Morphological Evolution of Creek Networks in Restored Coastal Wetland Schemes

Activity: External examination and supervisionResearch degree


The restoration of coastal wetlands in the UK and worldwide often involves the excavation of artificial creek networks to encourage hydrological and ecological processes; however the evolution of these artificial creeks post-implementation is insufficiently monitored, and their design still lacks scientific guidance. This thesis analyses the morphological evolution of creeks in restored coastal wetlands in the UK to help inform future design strategies.
A new semi-automated creek parametrisation method was developed for lidar datasets, which is faster and less subjective than manual mapping. Morphological equilibrium was defined for natural saltmarshes; power-law relationships for creek dimensions and distribution at equilibrium were derived from the analysis of 13 mature natural saltmarshes to provide a range of potential end targets for MR creek design. A relationship was found between the overmarsh path length (mean distance to a creek anywhere in the marsh) and the mean site elevation within the tidal frame. This analysis also found that creek morphological equilibrium should be described as a range of potential states rather than as one quantifiable target.
The evolution of 10 MR creeks in their first 2-20 years post-breach was then studied. MR creeks evolved near-linearly towards a larger, more sinuous and better distributed system. These evolution rates towards the proposed equilibrium targets were then related to the initial conditions of the sites: low-lying sites with high accretion rates and large openings had faster-evolving creeks, while high, constrained sites displayed limited creek growth and required more extensive initial creek excavation. The 10 MR schemes and two accidentally realigned sites considered behave as though they should stabilise within 100 years into an alternative equilibrium state to that of natural systems, with a lower density distribution of creeks, mainly concentrated around the breach areas, while the further reaches of the site have fewer channels. Furthermore, the channels have a lower sinuosity due to inherited drainage ditches that remain visible even after 100 years, and a flatter substrate.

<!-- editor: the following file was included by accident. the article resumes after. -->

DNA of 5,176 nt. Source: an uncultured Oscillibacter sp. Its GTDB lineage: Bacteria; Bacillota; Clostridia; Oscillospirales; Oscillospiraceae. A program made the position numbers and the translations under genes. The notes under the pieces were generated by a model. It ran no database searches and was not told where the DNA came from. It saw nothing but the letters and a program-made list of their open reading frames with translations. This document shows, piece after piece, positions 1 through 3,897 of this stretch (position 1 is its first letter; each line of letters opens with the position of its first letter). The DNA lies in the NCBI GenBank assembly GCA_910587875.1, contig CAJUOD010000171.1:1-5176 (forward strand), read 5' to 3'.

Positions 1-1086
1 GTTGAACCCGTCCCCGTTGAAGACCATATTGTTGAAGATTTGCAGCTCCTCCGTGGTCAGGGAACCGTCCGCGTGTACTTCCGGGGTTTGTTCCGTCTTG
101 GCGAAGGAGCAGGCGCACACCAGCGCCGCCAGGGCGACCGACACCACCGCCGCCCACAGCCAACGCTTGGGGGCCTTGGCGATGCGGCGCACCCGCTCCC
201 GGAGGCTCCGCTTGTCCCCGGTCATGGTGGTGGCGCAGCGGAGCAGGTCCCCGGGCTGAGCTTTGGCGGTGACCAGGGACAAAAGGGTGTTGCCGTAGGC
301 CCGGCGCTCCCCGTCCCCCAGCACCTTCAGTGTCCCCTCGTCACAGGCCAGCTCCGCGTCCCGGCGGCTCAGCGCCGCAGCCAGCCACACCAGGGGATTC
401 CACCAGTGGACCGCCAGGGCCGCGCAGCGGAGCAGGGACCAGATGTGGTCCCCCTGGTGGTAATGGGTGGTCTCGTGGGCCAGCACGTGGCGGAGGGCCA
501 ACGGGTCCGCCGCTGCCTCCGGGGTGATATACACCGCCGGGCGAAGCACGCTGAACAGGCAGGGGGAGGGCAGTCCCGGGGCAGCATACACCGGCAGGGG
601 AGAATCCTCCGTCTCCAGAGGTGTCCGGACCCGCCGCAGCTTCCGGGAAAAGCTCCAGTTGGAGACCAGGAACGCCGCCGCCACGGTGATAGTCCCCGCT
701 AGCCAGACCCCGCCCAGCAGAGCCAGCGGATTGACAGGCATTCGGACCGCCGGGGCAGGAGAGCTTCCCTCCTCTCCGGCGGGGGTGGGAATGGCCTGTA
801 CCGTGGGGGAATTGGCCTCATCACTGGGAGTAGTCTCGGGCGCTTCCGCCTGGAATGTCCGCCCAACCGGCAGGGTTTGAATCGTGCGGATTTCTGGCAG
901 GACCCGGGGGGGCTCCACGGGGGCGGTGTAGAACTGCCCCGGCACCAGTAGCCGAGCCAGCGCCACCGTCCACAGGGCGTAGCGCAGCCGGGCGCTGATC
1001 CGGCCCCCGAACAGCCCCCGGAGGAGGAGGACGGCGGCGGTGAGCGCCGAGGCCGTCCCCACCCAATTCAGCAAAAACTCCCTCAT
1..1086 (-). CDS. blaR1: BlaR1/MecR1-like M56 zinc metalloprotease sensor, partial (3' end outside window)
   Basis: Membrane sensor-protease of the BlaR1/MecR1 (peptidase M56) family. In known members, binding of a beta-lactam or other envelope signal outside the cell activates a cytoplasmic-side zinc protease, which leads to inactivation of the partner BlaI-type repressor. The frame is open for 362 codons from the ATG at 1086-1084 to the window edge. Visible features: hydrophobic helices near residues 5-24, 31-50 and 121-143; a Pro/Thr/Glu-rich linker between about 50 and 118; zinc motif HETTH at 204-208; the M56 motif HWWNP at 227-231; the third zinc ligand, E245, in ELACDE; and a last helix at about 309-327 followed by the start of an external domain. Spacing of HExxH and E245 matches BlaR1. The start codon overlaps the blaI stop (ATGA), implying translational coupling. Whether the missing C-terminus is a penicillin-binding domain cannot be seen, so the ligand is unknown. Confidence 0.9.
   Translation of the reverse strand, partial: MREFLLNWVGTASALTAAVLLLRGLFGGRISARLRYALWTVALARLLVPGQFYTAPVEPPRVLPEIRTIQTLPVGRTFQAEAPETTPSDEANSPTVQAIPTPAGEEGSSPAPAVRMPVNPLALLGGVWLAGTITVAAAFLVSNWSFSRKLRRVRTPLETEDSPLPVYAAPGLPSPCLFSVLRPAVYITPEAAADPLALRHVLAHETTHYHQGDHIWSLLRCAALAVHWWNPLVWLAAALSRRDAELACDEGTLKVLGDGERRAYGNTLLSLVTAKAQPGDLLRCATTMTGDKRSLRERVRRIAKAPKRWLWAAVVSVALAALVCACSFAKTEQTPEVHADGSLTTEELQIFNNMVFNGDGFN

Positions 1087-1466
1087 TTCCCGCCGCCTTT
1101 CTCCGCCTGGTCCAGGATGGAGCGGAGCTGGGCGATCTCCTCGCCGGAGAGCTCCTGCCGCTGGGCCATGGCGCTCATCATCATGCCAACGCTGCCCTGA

MR creek expansion may be hindered by the over compacted soil and lack of small-scale topography inherited from the previous agricultural land use, which prevents creek incision and preferential deposition around topographic flow paths. Based on these findings, future studies should link the soil geotechnical properties, creek development and biodiversity of MR schemes to better understand creek-forming processes and improve the monitoring, management and design of MR sites.
Examination held at
Degree of RecognitionNational